William Price

BMJ 2016; 355 doi: (Published 17 October 2016) Cite this as: BMJ 2016;355:i5568
  1. Mary Price

The archetypal clinician scientist, William Price (“Bill”) took up research and teaching positions in Edinburgh. This enabled him to pursue his passion of applying scientific research to clinical practice after junior posts in Bristol, Exeter, Cardiff, London, and Newcastle. With characteristic drive to investigate and understand clinical observation, Bill built and applied a manometer. This revealed the haemodynamic basis for anterior tibial compartment syndrome (“shin splints”); and showed that the presence of gallstones did not correlate with symptoms of cholecystitis. An interest in genetics led to his innovative research into why family history was a risk factor for cardiovascular disease. He conducted longitudinal population studies of apolipoproteins and cholesterol concentrations in Scottish subjects predisposed to ischaemic heart disease.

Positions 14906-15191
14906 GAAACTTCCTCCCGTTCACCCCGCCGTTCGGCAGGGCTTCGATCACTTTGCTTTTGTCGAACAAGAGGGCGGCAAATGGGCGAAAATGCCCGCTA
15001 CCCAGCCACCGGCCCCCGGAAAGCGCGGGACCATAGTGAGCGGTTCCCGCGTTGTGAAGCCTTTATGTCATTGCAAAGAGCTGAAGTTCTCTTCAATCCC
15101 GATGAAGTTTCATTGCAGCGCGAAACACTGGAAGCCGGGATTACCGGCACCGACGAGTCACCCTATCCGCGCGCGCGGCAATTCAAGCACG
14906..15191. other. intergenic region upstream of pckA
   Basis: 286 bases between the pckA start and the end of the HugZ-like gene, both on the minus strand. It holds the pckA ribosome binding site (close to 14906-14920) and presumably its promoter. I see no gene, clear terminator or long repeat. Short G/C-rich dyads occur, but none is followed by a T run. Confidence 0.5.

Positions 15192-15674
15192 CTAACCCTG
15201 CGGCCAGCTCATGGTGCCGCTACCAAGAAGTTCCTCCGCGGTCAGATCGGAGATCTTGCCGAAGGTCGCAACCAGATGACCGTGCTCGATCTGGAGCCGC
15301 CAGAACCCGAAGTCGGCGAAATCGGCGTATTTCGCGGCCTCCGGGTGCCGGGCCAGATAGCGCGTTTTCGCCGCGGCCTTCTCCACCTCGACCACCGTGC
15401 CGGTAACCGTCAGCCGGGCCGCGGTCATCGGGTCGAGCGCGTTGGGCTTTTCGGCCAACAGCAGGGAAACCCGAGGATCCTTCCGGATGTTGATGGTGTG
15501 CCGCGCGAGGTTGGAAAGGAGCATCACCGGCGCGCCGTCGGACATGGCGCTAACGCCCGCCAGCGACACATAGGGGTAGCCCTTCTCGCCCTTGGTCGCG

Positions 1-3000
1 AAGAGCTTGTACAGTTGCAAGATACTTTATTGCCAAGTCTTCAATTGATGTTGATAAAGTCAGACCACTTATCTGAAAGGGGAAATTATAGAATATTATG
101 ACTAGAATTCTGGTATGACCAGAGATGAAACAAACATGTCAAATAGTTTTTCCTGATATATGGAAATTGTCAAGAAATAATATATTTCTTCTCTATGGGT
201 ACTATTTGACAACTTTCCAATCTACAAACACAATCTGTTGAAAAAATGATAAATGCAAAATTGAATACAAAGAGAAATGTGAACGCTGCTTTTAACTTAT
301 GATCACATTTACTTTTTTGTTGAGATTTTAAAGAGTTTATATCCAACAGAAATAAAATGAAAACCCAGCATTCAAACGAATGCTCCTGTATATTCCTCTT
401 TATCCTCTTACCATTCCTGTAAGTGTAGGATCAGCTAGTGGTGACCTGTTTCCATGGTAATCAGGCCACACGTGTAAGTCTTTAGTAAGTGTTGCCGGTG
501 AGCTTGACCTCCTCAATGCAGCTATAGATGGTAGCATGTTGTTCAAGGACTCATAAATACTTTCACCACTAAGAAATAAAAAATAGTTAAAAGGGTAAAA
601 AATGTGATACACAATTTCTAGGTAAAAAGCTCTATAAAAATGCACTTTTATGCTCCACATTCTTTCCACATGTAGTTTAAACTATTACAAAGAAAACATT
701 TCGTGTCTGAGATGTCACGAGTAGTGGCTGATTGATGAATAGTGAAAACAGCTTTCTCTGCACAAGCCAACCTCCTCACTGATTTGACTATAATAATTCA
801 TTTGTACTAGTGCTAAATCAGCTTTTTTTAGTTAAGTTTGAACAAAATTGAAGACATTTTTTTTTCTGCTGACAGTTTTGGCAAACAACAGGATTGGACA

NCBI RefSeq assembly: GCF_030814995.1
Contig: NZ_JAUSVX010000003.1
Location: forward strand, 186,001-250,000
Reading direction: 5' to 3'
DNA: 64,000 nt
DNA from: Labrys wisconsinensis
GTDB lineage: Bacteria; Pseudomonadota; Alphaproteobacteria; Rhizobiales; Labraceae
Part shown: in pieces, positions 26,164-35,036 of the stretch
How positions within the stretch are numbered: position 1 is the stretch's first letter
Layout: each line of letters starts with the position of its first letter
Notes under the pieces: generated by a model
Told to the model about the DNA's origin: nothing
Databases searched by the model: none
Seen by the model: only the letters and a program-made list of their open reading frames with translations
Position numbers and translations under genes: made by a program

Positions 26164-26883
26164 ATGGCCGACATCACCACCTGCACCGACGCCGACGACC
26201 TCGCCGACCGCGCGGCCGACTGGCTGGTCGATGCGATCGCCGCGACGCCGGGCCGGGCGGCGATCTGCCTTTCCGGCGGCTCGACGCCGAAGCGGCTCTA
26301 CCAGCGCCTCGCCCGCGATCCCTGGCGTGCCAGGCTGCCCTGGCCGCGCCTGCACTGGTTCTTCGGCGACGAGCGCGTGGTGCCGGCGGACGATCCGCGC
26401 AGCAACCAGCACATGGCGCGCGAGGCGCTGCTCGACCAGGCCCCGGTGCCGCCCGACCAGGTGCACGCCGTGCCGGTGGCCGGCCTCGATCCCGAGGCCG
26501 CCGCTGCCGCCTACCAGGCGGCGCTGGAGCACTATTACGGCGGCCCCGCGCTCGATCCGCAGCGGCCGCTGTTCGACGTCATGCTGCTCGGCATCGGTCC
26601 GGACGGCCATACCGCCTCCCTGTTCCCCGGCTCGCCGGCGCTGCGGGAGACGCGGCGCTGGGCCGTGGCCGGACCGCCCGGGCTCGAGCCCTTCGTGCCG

He also contributed to understanding the effect of sex chromosome abnormalities, which led him to debunk a myth that XYY males are predisposed to criminal psychopathy. Bill also introduced the Edinburgh GP attachment scheme to bring primary care doctors closer to individual hospital physicians with whom they could consult, promoting continuity of patient care. He devoted much of his retirement to satisfying a continuously curious mind by cultivating grapes in the back garden of his holiday home near Bordeaux and turning it into wine. He leaves Mary, his wife of 59 years, who worked as a GP in Edinburgh; and four children—David, John, Gillian, and Jacqueline—all of whom qualified in medicine from the University of Edinburgh Medical School.

Honorary consultant physician Lothian Health Board; MRC clinician researcher (consultant grade) and senior lecturer University of Edinburgh Medical School (b 1932; q Welsh National School of Medicine 1955; FRCP), d 16 September 2016.

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